Port Townsend Marine Science Center changes leadership

Outgoing chief to continue on some projects

Diane Quinn.

Diane Quinn.

PORT TOWNSEND — The board of directors of the Port Townsend Marine Science Center has promoted Diane Quinn, program director of six years, to the position of executive director after Bee Redfield resigned.

“We are very excited about all the wonderful skills and experience that Diane brings to the position,” said Diane Baxter, board president of Port Townsend Marine Science Center (PTMSC).

“We are sad to see Bee move on and we are grateful to her for her many contributions to the PTSMC’s success,” Baxter added.

Quinn accepted the offer on Monday. Baxter continues to work with the center on contract for special projects, such as he articulation of a skeleton of a gray whale, said Liesl Slabaugh, spokesperson.

“We have a smooth transition as she trains Diane Quinn,” Slabaugh said.

Quinn had worked for more than two decades at the University of Washington’s Burke Museum, ending as the director of education, and joined the PTMSC staff in 2017. The Burke collaborated with the PTMSC on an exhibit in 1998 which was how Quinn first learned of the nonprofit.

Said Quinn: “I worked closely with Libby Palmer, Judy D’Amore and Anne Murphy, the founders and founding executive director, and I became convinced that the organization has a unique role in the local community, that community marine science centers have a critical role in the broader community of practice, and that change for the better happens in communities and in the world through sustained effort and commitment.”

Baxter said the board carefully studied the needs of the organization as it prepares to plan for the renovation of the Flagship Landing building and for moving its aquarium off of the pier at Fort Worden State Park which is slated for demolition in the next few years. She said the board enthusiastically and unanimously supported the hire of Quinn.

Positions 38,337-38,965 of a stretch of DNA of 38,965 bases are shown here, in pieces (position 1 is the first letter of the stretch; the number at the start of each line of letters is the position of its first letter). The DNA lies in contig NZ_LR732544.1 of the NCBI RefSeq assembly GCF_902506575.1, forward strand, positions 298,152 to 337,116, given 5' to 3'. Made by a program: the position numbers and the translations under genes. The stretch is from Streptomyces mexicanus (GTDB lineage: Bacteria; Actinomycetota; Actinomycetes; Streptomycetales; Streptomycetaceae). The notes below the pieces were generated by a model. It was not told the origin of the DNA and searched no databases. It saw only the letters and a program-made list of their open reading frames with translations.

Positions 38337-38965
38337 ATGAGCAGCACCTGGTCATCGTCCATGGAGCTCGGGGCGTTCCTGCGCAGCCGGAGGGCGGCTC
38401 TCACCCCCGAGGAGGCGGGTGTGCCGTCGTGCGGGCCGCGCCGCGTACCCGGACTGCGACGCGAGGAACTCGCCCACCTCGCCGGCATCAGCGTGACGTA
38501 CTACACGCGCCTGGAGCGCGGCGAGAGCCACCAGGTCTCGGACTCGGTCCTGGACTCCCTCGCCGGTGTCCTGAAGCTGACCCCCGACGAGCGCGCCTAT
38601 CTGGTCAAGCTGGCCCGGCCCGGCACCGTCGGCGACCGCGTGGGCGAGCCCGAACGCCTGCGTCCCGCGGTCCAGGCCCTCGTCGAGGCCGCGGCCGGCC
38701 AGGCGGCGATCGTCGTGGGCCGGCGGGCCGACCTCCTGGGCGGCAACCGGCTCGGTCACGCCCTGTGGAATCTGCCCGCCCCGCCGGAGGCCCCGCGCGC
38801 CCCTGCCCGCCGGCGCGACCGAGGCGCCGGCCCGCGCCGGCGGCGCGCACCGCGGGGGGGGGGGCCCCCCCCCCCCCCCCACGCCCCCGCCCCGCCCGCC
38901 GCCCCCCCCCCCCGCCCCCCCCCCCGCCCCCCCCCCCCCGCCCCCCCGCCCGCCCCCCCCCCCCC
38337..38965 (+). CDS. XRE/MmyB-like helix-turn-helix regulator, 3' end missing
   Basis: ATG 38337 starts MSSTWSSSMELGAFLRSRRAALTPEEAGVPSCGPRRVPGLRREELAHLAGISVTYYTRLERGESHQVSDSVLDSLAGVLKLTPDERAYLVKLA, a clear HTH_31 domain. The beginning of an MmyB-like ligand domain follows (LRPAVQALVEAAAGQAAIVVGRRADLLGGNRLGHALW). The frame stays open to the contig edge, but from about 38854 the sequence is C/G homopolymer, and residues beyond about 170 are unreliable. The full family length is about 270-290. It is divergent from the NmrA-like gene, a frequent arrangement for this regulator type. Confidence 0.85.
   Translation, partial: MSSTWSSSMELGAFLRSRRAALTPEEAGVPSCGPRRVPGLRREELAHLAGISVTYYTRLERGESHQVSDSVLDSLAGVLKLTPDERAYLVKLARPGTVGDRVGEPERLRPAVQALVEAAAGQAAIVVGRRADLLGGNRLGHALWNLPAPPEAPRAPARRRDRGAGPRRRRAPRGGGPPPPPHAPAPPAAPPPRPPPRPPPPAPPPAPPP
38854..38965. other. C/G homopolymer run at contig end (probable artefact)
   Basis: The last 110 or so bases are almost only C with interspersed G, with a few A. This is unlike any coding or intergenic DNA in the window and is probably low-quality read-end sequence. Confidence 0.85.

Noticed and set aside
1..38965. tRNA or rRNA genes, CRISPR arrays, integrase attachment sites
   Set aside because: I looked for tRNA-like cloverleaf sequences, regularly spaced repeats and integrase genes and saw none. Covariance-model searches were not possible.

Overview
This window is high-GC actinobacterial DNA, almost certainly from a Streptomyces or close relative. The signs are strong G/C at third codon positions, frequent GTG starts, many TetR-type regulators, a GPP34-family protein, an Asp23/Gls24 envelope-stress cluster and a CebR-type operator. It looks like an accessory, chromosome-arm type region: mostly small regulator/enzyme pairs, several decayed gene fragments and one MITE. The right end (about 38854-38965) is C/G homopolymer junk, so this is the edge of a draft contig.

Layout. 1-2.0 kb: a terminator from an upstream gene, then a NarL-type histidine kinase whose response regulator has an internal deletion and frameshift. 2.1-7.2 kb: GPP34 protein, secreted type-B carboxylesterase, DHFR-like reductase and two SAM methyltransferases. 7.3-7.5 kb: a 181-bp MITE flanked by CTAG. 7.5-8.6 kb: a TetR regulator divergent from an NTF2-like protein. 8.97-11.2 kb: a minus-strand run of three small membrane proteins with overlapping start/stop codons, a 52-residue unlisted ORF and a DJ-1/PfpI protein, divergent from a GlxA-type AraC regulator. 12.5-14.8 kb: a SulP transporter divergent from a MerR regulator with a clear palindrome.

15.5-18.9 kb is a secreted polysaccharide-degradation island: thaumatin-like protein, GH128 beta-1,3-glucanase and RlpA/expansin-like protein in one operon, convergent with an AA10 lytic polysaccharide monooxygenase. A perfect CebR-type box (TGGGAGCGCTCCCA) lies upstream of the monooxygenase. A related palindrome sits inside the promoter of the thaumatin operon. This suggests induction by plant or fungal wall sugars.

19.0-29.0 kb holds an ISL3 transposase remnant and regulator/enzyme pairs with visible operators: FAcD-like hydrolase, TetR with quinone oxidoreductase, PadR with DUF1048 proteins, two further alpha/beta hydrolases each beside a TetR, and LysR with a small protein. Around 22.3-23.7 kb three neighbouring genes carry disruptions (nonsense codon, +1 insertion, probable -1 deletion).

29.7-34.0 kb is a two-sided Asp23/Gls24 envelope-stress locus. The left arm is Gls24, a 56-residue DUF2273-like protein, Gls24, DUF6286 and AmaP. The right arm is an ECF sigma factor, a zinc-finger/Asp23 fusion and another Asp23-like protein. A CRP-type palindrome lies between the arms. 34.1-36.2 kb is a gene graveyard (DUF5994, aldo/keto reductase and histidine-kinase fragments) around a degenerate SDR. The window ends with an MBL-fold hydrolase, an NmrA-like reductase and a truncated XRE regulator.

“Besides her track record of successful regional collaborations, and her pre-existing relationships with many community leaders, Diane has developed a deep mutual trust between herself and the PTMSC staff,” Baxter said.

“Her comprehensive knowledge of the organization, especially in terms of program and operations, as well as her experience with creative program design and transformation, makes her an ideal fit for the top leadership position at this time in PTMSC’s journey.”

Redfield was appointed executive director in March 2022 after a national search. She holds two master’s degrees, one in conservation biology and one in human resources, and is finishing her doctorate in quantitative ecology at Purdue University.

In February, as negotiated during her hire, Redfield assumed a more limited role for three months while she prepared for her final steps in her Ph.D. program. In April, Redfield notified the board that she was stepping down from the position for personal reasons.

“I am fully dedicated to supporting PTMSC through this transition and beyond. I love PTMSC, the team, and the Port Townsend community, and I am so grateful for the time that I spent with you all,” she said.

“I’m thrilled to see Diane Quinn stepping into this role, as she brings a wealth of knowledge and a passion for marine education that will serve PTMSC well as we move into the future.”

Baxter said Redfield’s biggest legacy is “what we think will become an iconic landmark in Port Townsend: a gray whale skeleton on Union Wharf which is scheduled to be installed this summer.

“She also expanded the Future of Oceans lecture series, oversaw new programming at the Flagship Landing building downtown, and strengthened the internal systems of the organization.”

For the latest information about the Port Townsend Marine Science Center, visit www.ptmsc.org.

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